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Thai-Cambodia troops withdraw from second disputed temple

 

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August 7, 2008

Thai-Cambodia troops withdraw from second disputed temple
Cambodian and Thai officials said Wednesday that tensions over a second disputed ruin on their joint border had been resolved and troops had returned to their stations, reported AFP.

Thailand and Cambodia began trading barbs on Sunday over the Ta Muen Thom ruins, which are about 130 kilometres (80 miles) west of the better known Preah Vihear temple and are currently under Thai control.

Officials from Cambodia said Thai soldiers had prevented their troops from entering the temple compound for religious worship, while Thailand’s military chief demanded that Cambodia withdraw its forces from near the area.

“In recent days, Thai troops moved to the temple and banned our troops from entering there,” said Cambodian Defence Minister Tea Banh.

“But we have already resolved the problem with each other. It is okay now. All (Cambodian and Thai) troops withdrew to their original bases.”

Thailand Hote
Tea Banh, however, maintained that Ta Muen Thom belonged to Cambodia.
Major General Kanon Netrakavaesana, the commander of Thailand’s border task force, said the atmosphere at the temple had eased.

“All soldiers from Thailand and Cambodia, who met at the border next to the temple, have both stepped back since late Tuesday afternoon, he told AFP.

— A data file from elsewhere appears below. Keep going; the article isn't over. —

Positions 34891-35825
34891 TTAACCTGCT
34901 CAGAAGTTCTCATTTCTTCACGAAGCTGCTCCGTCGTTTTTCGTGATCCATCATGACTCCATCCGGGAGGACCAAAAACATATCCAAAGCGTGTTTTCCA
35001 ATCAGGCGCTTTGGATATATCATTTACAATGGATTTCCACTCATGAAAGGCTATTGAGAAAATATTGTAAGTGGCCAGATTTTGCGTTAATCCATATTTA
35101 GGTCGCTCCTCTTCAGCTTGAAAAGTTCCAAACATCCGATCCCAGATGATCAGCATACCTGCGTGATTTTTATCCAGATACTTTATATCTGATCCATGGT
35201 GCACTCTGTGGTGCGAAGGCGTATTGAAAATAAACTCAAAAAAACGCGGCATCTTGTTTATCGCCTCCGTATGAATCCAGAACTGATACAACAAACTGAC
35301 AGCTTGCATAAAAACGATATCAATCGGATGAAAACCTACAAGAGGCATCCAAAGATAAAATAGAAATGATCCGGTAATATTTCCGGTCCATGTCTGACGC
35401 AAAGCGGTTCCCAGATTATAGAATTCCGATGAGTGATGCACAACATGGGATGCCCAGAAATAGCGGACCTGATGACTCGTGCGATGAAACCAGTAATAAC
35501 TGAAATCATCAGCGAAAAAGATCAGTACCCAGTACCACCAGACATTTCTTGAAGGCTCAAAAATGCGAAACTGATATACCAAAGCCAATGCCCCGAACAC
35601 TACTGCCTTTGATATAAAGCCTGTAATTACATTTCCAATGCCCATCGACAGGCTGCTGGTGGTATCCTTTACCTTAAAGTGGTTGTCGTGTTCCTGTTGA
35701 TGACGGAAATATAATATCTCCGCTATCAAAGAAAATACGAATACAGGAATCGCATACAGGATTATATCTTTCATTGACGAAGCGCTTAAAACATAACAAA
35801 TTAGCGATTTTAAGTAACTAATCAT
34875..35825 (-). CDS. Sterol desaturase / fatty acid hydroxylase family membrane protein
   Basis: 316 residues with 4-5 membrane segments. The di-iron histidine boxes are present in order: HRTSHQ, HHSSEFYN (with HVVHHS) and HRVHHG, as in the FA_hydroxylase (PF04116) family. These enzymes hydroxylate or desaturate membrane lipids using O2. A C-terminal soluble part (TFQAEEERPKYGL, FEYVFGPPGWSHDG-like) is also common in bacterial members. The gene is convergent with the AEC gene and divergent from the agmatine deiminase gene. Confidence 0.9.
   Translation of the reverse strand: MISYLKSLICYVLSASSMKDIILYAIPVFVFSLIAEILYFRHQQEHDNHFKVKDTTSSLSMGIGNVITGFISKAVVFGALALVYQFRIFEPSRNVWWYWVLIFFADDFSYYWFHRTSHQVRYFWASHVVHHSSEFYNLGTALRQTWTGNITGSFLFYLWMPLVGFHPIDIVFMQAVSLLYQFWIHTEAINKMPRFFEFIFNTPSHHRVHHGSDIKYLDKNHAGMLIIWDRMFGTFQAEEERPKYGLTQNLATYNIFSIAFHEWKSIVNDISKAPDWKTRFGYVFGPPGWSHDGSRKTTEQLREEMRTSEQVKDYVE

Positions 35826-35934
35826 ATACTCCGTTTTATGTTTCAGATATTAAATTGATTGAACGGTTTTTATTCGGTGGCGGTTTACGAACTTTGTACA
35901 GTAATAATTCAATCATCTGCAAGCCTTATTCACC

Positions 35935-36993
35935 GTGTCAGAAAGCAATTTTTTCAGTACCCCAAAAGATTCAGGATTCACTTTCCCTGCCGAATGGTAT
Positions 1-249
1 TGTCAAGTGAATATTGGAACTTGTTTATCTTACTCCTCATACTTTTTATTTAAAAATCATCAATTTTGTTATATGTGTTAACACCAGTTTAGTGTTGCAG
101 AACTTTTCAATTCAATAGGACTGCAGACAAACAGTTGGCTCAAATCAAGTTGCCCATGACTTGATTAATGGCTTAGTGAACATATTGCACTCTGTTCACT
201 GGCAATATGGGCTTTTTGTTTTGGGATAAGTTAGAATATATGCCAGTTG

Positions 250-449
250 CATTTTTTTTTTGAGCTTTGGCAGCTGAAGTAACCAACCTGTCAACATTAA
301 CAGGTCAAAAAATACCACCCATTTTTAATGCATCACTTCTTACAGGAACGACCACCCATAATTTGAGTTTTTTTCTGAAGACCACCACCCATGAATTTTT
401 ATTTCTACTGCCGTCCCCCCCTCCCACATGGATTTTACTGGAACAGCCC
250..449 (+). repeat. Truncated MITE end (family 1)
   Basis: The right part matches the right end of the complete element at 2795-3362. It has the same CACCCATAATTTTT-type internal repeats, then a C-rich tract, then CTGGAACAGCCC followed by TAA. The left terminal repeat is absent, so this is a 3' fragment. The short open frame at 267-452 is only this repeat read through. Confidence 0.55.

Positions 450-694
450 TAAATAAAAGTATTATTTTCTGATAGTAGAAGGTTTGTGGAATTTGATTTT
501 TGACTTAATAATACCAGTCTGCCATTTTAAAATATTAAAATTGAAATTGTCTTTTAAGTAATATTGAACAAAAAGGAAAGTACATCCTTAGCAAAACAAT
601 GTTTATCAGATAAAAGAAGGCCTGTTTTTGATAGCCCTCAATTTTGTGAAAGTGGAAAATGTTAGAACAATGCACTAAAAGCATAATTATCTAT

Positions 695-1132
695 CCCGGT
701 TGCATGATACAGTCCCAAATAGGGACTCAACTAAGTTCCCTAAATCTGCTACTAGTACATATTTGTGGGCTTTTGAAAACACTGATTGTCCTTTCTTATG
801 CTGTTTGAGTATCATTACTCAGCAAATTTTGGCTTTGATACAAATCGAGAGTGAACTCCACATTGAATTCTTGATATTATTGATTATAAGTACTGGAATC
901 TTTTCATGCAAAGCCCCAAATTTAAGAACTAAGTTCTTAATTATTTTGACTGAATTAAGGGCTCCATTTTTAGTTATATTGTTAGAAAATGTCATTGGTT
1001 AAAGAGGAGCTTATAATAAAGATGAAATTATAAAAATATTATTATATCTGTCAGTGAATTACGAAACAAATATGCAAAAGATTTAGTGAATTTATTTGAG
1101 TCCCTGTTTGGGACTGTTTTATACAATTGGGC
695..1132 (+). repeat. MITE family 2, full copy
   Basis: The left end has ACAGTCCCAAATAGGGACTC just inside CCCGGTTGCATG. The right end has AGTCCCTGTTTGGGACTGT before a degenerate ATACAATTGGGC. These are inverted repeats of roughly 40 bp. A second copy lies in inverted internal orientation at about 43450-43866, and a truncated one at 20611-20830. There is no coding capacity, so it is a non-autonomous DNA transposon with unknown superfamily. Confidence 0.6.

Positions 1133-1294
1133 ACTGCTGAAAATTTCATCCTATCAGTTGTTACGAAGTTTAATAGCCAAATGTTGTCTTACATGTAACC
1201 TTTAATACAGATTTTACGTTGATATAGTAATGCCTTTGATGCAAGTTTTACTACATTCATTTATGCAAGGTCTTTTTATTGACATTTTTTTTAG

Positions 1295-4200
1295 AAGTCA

Military and border officials from Thailand have denied they increased their troop presence at Ta Muen Thom, saying there had been a paramilitary presence there for almost a decade.

Tensions between the neighbours flared last month when Preah Vihear temple, which the World Court has ruled belongs to Cambodia, was listed as a UN heritage site, angering nationalists in Thailand who still regard it as Thai.

On July 15, three Thais were arrested in the area by Cambodian forces, sparking the deployment of about 1,000 Thai and Cambodian troops on a small patch of disputed land near the temple.

Thailand’s cabinet agreed in principle Tuesday to pull back some troops from near the Preah Vihear temple, although no timescale was laid out.

“We have not received an order from our superiors. We’ll move when we have that order,” Kanon said.

Cambodian Prime Minister Hun Sen said in a speech broadcast on national radio that although a war could have erupted over Preah Vihear, his country was committed to resolving the dispute peacefully.

“If the prime minister were not Prime Minister Hun Sen, a Cambodian-Thai war would have happened,” he said.

But he said Cambodia would resolve the problem through “cooperation and friendly negotiations, because there is a misunderstanding about the border”.

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